The federal Liberals campaigned on, among other things, banning foreign purchases of Canadian real estate for two years, but the party reversed course this week and successfully voted against its own proposal.
Party MPs on the Standing Committee on Finance voted 6-5 against a Tory-led motion to amend the Underused Housing Tax Act that would have proscribed foreign purchases for a couple of years.
With housing affordability — or lack thereof — top of mind during last year’s election campaign, every party released comprehensive housing platforms designed to curb runaway housing prices. Non-resident buyers have long been blamed for stoking affordability struggles by speculating on real estate, often by keeping units vacant, and while the Liberals jumped on the bandwagon last summer, their latest pivot is laced with cynicism.
“They pandered to xenophobia but they never intended to pass it,” said Dustan Woodhouse, President of Mortgage Architects. “They had a pretty good idea that bill would never pass, so it makes it a pretty safe one to put out there.”
He added that such a proposal was out of character.
“I don’t think the notion of a foreign buyer ban was completely with the party’s politics. It seems a little incongruent this was the party pushing for that. It seems like more of a Conservative vote grab. It has that vibe to it.”
Woodhouse is dubious foreign buyers are distorting the housing market, noting that the pace of home sales in Canada has been frenetic throughout the COVID-19 pandemic during which time few immigrants entered the country.
“It is massively domestically-driven and any study that has been able to quantify foreign buyers has consistently come up around 5%,” Woodhouse continued. “[Proposing a foreign buyer ban] is pandering to xenophobia in a way; it’s an oversimplification, and real people get caught up in that politicking. It’s really unfortunate. How complicated is it to work out that a huge amount of properties that transact to foreign buyers are actually transacting to future Canadians who have been in the country for up to six years? My family has people in it who bought properties in Vancouver before they became Canadian citizens.”
It Would Have Been Toothless
Housing analyst Steve Saretsky is not surprised the Liberals changed course — he believes that, if the party had honoured its election promise to ban foreign buyers, the legislation would have been nominal and toothless — but he disputes the suggestion that foreign buyers aren’t influential in Canada’s real estate market.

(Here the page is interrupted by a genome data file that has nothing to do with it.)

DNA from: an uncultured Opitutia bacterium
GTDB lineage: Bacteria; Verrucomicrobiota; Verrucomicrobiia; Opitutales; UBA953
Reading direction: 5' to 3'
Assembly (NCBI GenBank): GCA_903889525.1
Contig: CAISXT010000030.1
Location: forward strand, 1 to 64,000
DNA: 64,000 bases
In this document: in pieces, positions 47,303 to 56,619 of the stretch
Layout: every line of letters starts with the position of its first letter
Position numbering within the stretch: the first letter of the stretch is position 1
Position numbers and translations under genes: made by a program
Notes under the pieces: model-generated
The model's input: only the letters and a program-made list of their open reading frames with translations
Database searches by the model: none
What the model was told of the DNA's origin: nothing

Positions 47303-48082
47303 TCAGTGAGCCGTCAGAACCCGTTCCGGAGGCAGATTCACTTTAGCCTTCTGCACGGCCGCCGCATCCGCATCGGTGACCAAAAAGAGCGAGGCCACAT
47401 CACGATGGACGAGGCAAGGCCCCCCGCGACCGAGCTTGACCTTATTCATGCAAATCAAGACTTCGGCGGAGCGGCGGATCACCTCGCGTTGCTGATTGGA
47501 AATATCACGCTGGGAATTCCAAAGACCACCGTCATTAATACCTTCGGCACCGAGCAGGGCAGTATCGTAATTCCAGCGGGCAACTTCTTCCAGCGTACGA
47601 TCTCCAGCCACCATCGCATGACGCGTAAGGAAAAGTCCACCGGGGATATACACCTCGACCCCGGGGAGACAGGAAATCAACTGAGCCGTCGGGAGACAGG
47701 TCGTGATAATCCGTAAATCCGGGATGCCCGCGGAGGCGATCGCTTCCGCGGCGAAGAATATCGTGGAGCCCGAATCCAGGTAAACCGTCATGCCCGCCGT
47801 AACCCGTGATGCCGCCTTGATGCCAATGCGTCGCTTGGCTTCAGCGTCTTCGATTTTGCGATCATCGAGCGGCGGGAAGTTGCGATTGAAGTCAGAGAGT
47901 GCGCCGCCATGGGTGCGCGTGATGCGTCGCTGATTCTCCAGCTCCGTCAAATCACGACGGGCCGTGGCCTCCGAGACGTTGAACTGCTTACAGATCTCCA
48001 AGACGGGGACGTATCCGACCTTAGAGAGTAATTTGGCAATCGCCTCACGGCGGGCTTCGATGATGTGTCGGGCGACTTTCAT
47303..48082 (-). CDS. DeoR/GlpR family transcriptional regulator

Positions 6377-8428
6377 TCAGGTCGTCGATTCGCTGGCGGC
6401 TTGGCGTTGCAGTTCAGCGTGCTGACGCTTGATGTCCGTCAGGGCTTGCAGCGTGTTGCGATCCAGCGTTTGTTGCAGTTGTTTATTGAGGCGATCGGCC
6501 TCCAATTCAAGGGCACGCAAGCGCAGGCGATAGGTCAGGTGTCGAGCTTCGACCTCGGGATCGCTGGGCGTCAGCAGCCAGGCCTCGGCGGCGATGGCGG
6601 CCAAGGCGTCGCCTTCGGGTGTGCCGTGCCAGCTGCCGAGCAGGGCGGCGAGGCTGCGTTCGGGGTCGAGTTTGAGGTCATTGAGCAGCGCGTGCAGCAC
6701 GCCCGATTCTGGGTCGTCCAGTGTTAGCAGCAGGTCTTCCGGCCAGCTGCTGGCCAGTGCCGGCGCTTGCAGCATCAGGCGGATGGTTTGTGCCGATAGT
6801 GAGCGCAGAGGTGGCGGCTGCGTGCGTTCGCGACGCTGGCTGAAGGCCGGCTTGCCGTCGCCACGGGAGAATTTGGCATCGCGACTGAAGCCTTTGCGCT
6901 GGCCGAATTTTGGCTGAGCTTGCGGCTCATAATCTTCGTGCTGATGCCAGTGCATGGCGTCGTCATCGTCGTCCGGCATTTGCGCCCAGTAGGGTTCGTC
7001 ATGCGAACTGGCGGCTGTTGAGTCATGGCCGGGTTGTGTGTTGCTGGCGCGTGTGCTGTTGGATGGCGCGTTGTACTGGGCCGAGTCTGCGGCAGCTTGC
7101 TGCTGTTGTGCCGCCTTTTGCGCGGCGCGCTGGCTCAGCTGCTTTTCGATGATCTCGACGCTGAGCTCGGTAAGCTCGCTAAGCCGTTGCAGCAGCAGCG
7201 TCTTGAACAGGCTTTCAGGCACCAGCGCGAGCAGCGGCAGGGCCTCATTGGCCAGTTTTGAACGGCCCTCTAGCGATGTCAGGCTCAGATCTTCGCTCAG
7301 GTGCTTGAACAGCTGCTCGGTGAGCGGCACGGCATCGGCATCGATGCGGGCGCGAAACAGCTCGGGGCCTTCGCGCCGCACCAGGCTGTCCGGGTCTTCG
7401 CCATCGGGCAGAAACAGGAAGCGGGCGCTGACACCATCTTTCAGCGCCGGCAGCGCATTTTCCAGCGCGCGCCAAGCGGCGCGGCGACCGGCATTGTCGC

Although somewhat dated, Canada Mortgage and Housing Corporation survey results released in late 2017 revealed that non-residents owned 4.8% of residential properties in Vancouver, although that number increased to 7.6% in Vancouver proper, and broken down by housing type, 10.6% of condominiums.
In the GTA, non-residents owned 3.4% of residences, but that number grew to 4.9% in the City of Toronto, and to 8% in Toronto proper condominiums.
“I think everybody is well aware foreign money has influence on the housing market here,” Saretsky said. “The problem is ultimately that ‘foreigners’ are actually Canadian citizens, or permanent residents. Their passports say Canadian. Often, they’re coming from overseas with Canadian passports but their businesses are overseas and they’re deploying capital here into the housing market. That’s definitely very prevalent.”
Saretsky is essentially saying many foreign buyers are Canadian passport holders who work and pay taxes abroad but purchase Canadian homes, and the phenomenon is commonplace enough to distort housing prices in major cities like Vancouver and Toronto.
In fact, when Toronto followed Vancouver’s lead in implementing a 15% foreign buyer tax in 2017 — the latter has since increased its levy to 20% — foreign purchasers became a notable presence in Montreal’s real estate market where no such taxes exist.
“It’s a globalist society with open markets and capital flows to safe havens, and to where people feel they can get returns,” Saretsky said. “I think the world has changed significantly from what we’re all used to, which was in the 1980s local incomes matched house prices and interest rates reflected inflation, but we’re not in that environment anymore. Everyone is still used to things working that way, but it’s just not the reality and I don’t see how it’s going to change, unfortunately.”
Disconcertingly, Saretsky added, there is no way back.
“CMHC has figured out it’s not going to change, saying, ‘Let’s incentivize purpose-built housing so the working class here can have stable housing over their heads.’ They’re trying to disincentivize everyone from owning because homeownership is shrinking, so there needs to be enough purpose-built rental housing so that our firefighters and policemen have housing over their heads. Rightly or wrongly, that’s what they’ve chosen to do.”
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